• PSCHE Curriculum – ‘relationships’ and ‘feelings and attitudes’, and ‘living in our world’ strands

  • School pets across school

  • Children draw up a range of local stakeholders whom they want to work with during the year and they choose a local Charity to support.

  • Reading stories and singing for local community events and locations – e.g. Christmas songs at the old people’s home

  • Collecting and raising money for charities – such as the local food bank and national charities, such as the NSPCC. Volunteering themselves as a resource – within school and community  

  • Class buddies to support  those children who need it (a specific intervention for those who struggle to make friends)

  • Buddies in the dining hall to support children at lunchtime.








This is closely linked to the Fundamental British Values of Mutual Respect and Tolerance and the Rule of the Law

  • A strong RE curriculum – including trips to and visitors from a wide range of faiths

  • PSCHE Curriculum – ‘relationships’ and ‘feelings and attitudes’, and ‘living in our world’ strands

  • Outdoor Education Programme (Carlton) – respecting the outdoors and own and others’ safety

  • Children taking responsibility for their own environment – tidying, planning for and maintaining their own school environment (including tidying away own plates and cutlery)

  • A relentless focus by all staff on manners – children cannot take their lunch without saying please and thank you.

  • A conscious decision to ensure a range of people are invited in to school – reflecting a diverse population – e.g.  Methodist Church , PCSO , Dogs Trust ,

  • Visiting a range of locations – teaching children how to ‘be’ in a church, theatre, gallery etc








This virtue links closely to Individual Liberty – being brave, to be oneself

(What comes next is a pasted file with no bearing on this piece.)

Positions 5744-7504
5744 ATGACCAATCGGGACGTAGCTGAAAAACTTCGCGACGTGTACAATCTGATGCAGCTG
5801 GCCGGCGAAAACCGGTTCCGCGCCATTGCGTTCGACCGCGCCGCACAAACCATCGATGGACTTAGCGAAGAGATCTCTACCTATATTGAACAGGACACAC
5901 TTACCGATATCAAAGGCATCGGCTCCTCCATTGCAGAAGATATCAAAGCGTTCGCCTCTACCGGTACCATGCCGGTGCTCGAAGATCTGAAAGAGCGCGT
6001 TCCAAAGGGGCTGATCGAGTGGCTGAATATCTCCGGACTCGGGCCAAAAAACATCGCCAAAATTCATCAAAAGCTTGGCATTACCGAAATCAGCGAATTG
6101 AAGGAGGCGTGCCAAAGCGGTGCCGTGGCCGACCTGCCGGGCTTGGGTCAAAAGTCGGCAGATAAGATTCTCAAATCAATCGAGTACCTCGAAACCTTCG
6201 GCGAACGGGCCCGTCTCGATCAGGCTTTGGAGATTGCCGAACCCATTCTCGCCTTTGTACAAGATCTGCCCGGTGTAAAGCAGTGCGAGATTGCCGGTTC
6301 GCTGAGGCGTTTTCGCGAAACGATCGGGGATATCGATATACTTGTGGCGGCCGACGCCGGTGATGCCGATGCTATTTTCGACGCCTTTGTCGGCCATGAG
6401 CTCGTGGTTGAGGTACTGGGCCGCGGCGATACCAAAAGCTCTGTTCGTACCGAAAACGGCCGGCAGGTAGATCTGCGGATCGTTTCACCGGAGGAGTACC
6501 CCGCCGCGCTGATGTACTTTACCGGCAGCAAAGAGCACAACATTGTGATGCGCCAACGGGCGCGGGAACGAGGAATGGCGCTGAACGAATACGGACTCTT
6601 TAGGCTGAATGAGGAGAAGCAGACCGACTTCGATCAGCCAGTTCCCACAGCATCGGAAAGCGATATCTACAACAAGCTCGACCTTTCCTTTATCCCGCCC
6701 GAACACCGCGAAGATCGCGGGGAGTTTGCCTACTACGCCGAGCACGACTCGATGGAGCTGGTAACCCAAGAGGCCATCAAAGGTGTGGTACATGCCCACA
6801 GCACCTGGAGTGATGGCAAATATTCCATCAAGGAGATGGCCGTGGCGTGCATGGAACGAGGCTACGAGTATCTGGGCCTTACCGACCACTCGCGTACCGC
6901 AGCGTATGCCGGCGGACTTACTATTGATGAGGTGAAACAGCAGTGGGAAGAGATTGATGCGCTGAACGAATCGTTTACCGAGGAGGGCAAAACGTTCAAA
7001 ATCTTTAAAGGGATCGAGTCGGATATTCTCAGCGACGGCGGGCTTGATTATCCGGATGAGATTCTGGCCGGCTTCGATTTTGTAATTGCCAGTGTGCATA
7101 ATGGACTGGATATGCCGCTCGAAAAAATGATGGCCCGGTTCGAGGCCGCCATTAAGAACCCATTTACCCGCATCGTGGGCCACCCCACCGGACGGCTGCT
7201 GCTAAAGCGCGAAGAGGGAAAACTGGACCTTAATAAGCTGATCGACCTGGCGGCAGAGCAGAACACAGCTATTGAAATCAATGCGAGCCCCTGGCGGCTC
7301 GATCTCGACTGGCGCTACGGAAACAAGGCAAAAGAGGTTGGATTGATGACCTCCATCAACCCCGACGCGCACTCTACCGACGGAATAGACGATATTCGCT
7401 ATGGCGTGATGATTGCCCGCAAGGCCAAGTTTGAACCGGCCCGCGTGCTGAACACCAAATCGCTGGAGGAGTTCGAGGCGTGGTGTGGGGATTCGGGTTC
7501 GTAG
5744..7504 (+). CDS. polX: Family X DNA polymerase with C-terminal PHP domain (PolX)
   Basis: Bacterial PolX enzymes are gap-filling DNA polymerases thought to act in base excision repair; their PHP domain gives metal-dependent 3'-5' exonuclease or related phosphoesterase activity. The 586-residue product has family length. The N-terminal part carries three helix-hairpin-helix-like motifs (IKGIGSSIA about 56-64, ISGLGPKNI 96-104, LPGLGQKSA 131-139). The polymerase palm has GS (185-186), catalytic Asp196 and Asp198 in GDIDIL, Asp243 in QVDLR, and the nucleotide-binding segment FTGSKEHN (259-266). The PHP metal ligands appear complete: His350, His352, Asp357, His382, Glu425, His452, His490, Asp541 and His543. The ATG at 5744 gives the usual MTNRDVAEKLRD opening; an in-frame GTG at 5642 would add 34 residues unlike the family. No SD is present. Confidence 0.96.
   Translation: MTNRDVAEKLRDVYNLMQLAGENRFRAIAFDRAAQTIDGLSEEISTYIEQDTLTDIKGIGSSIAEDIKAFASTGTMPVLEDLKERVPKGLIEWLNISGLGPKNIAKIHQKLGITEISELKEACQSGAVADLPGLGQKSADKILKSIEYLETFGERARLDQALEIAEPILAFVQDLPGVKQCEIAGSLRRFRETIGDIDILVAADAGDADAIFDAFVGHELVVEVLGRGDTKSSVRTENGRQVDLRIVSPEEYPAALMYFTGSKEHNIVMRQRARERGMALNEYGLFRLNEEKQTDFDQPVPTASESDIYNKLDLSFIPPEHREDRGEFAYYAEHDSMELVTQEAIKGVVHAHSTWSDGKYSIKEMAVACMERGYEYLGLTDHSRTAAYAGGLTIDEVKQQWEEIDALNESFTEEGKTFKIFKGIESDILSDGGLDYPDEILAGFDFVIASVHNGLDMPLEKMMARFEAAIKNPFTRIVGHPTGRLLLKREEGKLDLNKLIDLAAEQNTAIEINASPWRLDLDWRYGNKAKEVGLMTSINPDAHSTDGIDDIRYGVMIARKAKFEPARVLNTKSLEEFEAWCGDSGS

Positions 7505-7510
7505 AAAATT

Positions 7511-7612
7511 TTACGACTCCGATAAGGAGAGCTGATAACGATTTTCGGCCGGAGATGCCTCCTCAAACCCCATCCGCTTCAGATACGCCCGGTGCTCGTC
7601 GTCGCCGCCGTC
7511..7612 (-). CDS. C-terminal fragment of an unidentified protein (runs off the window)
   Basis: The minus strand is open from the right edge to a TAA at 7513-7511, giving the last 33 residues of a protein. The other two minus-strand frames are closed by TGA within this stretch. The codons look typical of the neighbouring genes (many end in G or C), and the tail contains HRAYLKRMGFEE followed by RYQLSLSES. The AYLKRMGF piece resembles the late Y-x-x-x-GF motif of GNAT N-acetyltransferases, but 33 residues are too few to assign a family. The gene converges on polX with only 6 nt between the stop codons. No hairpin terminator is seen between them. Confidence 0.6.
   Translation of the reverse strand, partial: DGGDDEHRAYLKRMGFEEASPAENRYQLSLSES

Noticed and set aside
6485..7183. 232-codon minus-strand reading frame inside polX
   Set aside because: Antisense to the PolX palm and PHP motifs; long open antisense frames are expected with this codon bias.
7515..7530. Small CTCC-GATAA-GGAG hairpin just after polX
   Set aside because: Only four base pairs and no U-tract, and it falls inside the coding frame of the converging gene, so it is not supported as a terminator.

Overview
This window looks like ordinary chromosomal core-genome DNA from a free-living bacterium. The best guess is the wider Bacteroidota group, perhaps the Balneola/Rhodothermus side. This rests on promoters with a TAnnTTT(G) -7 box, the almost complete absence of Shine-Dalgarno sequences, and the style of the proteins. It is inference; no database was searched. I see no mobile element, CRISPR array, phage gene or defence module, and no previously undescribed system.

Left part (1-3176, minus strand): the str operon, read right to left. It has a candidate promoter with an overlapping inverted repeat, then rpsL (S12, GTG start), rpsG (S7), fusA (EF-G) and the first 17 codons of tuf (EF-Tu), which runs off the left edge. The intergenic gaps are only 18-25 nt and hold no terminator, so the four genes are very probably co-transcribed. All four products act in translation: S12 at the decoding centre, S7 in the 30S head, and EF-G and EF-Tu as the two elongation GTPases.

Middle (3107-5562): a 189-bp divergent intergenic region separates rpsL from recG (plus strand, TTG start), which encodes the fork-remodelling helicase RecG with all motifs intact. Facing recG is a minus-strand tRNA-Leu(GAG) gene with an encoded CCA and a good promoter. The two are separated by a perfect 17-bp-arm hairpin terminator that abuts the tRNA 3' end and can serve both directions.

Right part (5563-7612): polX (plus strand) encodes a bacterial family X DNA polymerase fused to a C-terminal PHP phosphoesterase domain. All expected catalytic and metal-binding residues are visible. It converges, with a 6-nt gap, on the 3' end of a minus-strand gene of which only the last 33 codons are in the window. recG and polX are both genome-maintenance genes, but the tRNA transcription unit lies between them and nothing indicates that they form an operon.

• Standing up for oneself and others – linked to our PSCHE curriculum themes of ‘relationships’, ‘feelings and attitudes’ and ‘people who help me’

  • Knowing how to recognise bullying – and the importance of bystanders

  • The creation of safe spaces for children to share, open up and articulate feelings and beliefs – by interweaving opportunities for children to discuss and debate regularly across the curriculum. Use of the Red Cushion / Emotional, Health and Wellbeing Zone.

  • As children progress through school, we aim to develop leadership opportunities for them:

    • School Council

    • Rights Respecting Team

    • Librarians

    • Playground Leaders / Buddies

    • Digital Leaders.

    • Specific steering groups as required

  • We see the ability to confidently speak as a prerequisite for Justice – if children can say it confidently, they will say it. As such, we expect children to speak in sentences and staff both model and expect this during interactions with children

  • Children are taught that being brave does not mean hiding your emotions – Red Cushion / Emotional, Health and Wellbeing Zone are available.







When children learn to remain cool and calm in a variety of situations, they can develop the skills of self-control, which leads to long term independence.